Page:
Kole Calhoun broke out as a power source in 2015, but not many owners may have noticed. From the Fourth of July forward, the fourth-year outfielder blasted 19 home runs, but over the final 57 games of that three-month stretch, Calhoun hit just .213. A bevy of strikeouts was partially to blame, though those were mostly clustered in the waning weeks of the season.
Over the last three months, Calhoun was an equal opportunity masher, hitting nearly all types of pitches for home runs with greater frequency. In the past, most of Calhoun's power came off of fastballs, but according to PitchFX data on BrooksBaseball.net, Calhoun was crushing curveballs and changeups as well. While there are no guarantees that Calhoun will resume a 35-40 homer pace this season, the fact that he was on one for three months makes him a sleeper candidate.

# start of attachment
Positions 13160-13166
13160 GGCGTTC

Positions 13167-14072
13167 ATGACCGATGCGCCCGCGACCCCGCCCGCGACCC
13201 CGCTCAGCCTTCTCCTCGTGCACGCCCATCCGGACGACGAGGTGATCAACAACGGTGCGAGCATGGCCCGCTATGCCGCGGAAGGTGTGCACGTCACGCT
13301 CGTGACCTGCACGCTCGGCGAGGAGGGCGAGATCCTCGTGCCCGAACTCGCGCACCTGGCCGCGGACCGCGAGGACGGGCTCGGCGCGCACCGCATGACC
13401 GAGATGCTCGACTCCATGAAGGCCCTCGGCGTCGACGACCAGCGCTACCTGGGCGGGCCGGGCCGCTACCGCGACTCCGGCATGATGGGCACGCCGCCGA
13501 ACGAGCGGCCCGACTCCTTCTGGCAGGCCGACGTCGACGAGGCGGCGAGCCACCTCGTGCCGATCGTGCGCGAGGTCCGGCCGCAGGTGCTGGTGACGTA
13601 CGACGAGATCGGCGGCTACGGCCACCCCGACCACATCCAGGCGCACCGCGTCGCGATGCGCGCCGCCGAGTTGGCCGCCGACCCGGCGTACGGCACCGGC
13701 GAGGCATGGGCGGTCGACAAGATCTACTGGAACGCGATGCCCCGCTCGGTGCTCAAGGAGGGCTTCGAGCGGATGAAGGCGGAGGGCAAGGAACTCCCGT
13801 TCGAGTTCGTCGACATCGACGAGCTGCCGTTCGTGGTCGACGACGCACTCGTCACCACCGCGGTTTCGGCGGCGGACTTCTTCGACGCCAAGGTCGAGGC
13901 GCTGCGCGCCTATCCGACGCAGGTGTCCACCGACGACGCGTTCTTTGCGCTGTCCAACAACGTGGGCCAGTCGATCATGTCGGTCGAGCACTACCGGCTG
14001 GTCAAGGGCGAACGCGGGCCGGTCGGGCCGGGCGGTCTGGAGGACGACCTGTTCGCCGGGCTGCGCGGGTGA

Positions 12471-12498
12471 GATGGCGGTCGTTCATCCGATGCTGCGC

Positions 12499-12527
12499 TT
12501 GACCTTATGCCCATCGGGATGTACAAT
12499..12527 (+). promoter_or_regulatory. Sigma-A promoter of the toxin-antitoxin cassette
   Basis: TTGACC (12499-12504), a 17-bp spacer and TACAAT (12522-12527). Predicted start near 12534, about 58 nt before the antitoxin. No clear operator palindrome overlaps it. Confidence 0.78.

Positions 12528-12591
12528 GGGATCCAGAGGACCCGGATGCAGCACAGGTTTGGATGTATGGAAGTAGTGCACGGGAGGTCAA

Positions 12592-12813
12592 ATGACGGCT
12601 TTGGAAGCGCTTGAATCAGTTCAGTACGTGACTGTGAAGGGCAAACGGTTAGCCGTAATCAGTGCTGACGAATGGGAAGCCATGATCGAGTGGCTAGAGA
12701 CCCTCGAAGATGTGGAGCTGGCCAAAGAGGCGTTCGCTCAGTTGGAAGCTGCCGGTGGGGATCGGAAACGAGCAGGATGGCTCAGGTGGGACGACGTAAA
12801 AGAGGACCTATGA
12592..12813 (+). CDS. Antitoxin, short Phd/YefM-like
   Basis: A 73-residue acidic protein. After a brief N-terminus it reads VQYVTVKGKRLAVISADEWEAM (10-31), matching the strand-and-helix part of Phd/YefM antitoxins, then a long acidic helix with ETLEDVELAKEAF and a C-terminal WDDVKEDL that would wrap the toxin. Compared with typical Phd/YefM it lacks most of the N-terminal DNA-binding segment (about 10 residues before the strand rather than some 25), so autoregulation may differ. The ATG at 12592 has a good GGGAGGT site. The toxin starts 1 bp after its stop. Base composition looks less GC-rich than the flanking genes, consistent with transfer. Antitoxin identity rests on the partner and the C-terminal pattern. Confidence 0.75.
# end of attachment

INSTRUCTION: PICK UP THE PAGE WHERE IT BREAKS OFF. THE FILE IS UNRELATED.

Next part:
Khris Davis introduced himself to the Fantasy world late in 2013 with a power-laden 31-game run that he had failed to reproduce in the subsequent season and a half. Few expected that Davis would go on to be a perennial 40-homer player, so when he went on an even bigger power binge late last season, it was a bigger surprise than when he had settled into a modest level of production.
Davis' 20-homer performance over his final 54 games prorates to a 60-homer pace for a full season. Again, no one expects him to go Barry Bonds on us for a full season, but suddenly a 35-homer season doesn't seem like an unreasonable expectation, especially now that he has had two extreme extended power displays over the course of two and half seasons.
This is not to say that Davis' hitting style has no downside. He can be pull- and strikeout-prone, making him an all-or-nothing hitter with a low batting average and few doubles or triples. That renders Davis a late-rounder at best for owners in standard mixed points leagues, but conservatively, he is a top 50 Rotisserie outfielder with the potential to outproduce that draft position.